County Voice

Countryside Services

A helping hand to create new homes for Dormice

Volunteers from the Nature for Health project helped to build 20 dormouse nest boxes at Coed Y Morfa in Prestatyn in March.

Around 15 volunteers attended the event to help Countryside Service rangers put together the boxes.

Dormice are an endangered species throughout the UK. The loss of hedgerows and change in management of the woodlands they are found in, has led to a dramatic decline in their numbers, 72% between 1993 and 2014. By creating these nest boxes we hope to support an increase in numbers over the next few years. The boxes were made using locally sourced, non tanalised timber and will be installed and monitored on a site which is important for dormice in Denbighshire.

Nature for Health is part of the Council’s work to protect and enhance the environment and aims to improve people’s lives through health and wellbeing activities, helping individuals and communities in Denbighshire connect with the countryside and adopt healthy habits.

Denbighshire Countryside Service is working in partnership with Denbighshire Housing to deliver the project with support from Betsi Cadwaladr University Health Board and Bangor University.

Many thanks to everyone who turned up to help put together the boxes!

If you would like to get involved with Nature for Health in Rhyl or Prestatyn contact 01824 706998.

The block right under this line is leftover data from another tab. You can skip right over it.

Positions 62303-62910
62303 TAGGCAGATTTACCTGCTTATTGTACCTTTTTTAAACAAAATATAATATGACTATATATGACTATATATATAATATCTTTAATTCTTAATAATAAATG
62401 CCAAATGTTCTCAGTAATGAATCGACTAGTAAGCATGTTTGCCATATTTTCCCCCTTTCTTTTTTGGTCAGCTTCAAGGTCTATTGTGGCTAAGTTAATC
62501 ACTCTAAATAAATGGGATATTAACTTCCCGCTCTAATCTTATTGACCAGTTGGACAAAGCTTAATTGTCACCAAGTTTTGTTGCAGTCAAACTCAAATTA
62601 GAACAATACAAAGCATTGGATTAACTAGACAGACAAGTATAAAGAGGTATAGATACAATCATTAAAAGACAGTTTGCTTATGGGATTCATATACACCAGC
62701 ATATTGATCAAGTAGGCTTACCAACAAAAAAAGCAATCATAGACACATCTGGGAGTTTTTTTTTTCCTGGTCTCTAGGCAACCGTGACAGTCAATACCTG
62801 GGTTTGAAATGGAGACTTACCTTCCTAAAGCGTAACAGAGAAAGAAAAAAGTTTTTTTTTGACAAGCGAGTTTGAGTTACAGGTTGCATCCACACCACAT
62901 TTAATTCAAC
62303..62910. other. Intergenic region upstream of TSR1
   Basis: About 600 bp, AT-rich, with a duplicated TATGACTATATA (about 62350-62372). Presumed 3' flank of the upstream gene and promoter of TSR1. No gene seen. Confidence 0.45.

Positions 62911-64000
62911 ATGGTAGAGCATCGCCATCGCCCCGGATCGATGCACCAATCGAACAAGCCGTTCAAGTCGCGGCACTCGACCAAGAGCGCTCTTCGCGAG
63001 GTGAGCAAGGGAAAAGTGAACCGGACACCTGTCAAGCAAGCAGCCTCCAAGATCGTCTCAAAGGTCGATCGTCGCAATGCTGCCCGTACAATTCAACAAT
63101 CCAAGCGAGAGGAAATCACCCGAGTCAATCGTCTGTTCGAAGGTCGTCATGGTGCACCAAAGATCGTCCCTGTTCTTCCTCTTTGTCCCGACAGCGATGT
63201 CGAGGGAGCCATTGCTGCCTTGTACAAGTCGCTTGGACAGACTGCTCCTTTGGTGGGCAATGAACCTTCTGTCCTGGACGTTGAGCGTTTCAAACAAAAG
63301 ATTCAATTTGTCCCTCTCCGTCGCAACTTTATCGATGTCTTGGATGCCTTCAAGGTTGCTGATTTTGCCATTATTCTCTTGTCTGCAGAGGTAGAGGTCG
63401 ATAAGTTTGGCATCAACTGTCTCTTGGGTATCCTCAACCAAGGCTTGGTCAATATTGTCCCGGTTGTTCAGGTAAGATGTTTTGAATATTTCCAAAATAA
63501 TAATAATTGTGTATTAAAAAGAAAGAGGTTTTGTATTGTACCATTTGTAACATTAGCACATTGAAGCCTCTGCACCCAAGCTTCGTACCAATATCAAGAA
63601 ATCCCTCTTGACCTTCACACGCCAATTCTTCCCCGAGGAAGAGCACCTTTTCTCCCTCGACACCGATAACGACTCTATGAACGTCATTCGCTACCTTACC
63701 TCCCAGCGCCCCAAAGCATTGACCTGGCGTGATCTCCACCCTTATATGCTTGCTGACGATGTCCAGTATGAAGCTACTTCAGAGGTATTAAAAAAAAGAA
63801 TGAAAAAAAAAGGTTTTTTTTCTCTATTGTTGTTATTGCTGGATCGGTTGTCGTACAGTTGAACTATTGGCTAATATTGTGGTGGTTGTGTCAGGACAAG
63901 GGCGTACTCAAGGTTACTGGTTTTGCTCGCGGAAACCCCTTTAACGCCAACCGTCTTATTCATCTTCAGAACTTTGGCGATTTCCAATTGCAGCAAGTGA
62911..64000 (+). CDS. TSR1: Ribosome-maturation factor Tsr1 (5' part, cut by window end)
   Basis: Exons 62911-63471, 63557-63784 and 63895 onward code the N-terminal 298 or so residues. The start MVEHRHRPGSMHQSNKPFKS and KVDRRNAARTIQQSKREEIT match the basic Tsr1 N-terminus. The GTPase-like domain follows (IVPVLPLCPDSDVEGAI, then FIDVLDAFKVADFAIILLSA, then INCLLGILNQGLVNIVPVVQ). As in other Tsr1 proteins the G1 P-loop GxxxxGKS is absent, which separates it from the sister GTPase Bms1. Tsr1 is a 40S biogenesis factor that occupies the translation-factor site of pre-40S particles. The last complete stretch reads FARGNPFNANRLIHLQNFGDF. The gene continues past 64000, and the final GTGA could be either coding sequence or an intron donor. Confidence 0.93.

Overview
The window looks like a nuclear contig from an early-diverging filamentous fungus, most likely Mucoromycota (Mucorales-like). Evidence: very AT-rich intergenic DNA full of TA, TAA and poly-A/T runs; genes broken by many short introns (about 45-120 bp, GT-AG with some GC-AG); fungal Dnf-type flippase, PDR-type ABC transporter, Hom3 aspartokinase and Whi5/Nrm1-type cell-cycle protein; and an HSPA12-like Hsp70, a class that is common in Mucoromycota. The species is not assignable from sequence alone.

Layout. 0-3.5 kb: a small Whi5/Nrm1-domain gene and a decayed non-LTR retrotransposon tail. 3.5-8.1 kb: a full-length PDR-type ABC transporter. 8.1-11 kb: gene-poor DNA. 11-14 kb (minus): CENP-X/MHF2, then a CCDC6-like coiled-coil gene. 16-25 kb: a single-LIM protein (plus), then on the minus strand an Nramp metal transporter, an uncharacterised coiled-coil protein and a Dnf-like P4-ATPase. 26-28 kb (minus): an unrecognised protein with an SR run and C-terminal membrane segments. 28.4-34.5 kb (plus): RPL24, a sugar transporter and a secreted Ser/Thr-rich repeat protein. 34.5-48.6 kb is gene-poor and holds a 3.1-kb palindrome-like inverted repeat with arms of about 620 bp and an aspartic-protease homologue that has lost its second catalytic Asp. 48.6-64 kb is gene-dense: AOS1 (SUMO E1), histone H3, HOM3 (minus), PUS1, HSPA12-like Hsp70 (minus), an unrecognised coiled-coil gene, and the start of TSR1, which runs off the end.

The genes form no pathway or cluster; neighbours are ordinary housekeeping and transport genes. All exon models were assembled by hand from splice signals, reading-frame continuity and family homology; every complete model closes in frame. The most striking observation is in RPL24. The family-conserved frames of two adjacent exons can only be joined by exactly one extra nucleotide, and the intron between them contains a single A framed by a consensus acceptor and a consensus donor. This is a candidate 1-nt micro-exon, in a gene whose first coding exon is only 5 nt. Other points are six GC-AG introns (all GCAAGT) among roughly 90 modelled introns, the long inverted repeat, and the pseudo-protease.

Making Homes for Dragons on the Denbighshire Dunes

A short stretch of Denbighshire’s coastline calls itself home to a small population of little Welsh dragons. Since their extinction in the 1960’s and their more recent reintroduction to our dune systems, work has been underway to bring Denbighshire’s sand lizard population back to its full glory.

Recently Denbighshire Countryside Services accompanied by Mick Brummage (county reptile recorder) and some dedicated volunteers headed out to the dunes, to undertake some vital habitat management works.

Work was slightly delayed on the morning due to cooler temperatures than expected. Sand lizards, like all reptiles, are ectothermic and rely on their surrounding environment to regulate their body temperature. When the weather is cool they stay hidden within their burrows, making digging in the sand rather risky. Instead, work was postponed until the weather turned warmer and the lizards were out basking.

The work involved the use of a digger to remove and scape back some of the vegetation which had grown quite dense on the dunes. This was done so that we could expose areas of bare sand and reduce the sizes of the shaded areas. This technique is known as sand patching and provides the sand lizards with additional areas for basking, burrowing and for laying their eggs.